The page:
Alison sustained a spinal cord injury aged 42 following a fall down her stairs. She completed her PIP application independently and was awarded Standard rate Daily Living and no award for Mobility. She first sought support from Aspire’s Welfare Benefits Advice Service support to review the decision and wanted advice as to whether she had grounds to appeal or met the criteria for Standard Mobility. We believed Alison had grounds and wrote a request for a Mandatory Reconsideration (MR) on her behalf. When this was unsuccessful we supported Alison to lodge an appeal. Her case was reviewed and the original decision overturned. Alison is now receiving PIP at the standard rate for both components.

I sustained my spinal cord injury four years ago. I fell top to bottom on the stairs. I had a moment halfway where I realised my foot wasn’t landing on a floor and I managed to twist but ended up sitting at the bottom of the stairs against the wall. I knew I had done something serious right away; I couldn’t feel or move my legs and the paramedics had to give me plenty of medication to be able to move me onto the stretcher.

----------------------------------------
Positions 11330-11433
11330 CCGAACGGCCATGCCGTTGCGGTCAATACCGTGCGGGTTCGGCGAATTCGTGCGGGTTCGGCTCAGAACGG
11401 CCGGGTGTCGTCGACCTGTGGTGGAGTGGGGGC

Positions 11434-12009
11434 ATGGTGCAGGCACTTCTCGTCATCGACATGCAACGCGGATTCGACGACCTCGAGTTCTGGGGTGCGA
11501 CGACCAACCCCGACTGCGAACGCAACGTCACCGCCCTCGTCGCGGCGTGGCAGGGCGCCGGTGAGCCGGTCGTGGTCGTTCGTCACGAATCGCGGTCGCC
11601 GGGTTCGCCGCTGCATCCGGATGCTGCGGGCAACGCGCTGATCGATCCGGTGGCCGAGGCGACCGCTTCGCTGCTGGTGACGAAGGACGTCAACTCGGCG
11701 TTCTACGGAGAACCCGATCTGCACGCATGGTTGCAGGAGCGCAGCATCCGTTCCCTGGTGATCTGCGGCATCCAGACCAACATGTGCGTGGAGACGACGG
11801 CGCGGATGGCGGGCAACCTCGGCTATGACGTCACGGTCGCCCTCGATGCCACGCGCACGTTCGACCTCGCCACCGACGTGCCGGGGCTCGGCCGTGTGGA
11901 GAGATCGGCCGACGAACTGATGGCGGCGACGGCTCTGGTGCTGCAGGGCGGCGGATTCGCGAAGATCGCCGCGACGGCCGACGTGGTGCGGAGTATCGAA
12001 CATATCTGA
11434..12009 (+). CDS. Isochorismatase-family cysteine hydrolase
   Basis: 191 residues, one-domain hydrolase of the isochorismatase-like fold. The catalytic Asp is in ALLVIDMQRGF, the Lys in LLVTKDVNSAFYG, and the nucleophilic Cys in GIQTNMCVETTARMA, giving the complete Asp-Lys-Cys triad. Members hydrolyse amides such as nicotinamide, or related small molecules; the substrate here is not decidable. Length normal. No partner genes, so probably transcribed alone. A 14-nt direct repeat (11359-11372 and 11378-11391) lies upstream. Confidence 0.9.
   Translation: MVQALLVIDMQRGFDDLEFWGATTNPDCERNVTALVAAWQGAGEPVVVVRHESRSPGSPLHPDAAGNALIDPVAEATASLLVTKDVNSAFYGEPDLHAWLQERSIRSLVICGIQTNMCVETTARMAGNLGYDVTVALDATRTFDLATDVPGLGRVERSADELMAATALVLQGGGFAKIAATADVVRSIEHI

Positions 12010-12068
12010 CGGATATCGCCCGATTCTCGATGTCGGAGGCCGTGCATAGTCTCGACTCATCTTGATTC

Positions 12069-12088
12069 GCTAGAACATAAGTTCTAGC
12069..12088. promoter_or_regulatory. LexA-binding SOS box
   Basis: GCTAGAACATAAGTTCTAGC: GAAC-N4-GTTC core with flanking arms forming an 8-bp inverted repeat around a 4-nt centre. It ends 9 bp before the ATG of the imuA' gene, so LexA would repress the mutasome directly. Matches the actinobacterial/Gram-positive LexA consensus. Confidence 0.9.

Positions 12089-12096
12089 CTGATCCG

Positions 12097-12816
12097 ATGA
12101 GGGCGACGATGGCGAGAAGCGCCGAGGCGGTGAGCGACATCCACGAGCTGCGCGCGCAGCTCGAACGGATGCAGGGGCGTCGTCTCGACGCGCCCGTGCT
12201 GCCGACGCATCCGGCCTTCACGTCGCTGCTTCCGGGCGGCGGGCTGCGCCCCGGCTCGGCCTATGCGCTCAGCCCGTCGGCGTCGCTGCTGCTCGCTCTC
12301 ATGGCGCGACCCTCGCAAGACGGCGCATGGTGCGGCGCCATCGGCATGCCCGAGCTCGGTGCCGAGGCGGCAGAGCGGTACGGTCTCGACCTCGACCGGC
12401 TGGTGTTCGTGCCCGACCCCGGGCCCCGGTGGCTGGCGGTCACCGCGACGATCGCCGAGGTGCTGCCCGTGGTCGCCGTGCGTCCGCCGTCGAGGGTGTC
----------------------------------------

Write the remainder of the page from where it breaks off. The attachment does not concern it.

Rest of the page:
My injury is very similar to Cauda Equina Syndrome (CES), but my actual diagnosis was a burst fracture of L2. I didn’t do rehab in a Spinal Injury Centre, I was at my local hospital in Brighton. I went from not walking to learning to walk with crutches in about 3½ weeks. I was lucky in how quickly things moved for me. The slight downside of that is I was too quick for any waiting lists for the Spinal Injury Centres. I was waiting for a bed at Stoke Mandeville and a local centre, but I beat them both out of hospital and was discharged home. This was great but also meant I had to come to grips with all the challenges, such as bowel and bladder management and the additional aspects of living with an SCI, which was a lot to learn by myself. I also had to deal with so many appointments and tests; I went to all kinds of places to really discover what the nature of the injury was. All of that happened while I was in the community as opposed to be coordinated in a Spinal Injury Centre.  

Alison smiling

After my injury, I vaguely remember somebody telling me I might not walk again and then my next conversation was with my surgeon talking about the fixation operation that needed to happen asap. I accepted it, as I think I already knew myself that I might not walk again, just from what I could and couldn’t feel. I had a catheter put in and I couldn’t feel that at all, so I knew it was serious. When I look back, I can say that my mental health while I was in hospital was quite amazing; I was very focused and had a lot of support around me. Every day something improved and I got some movement back.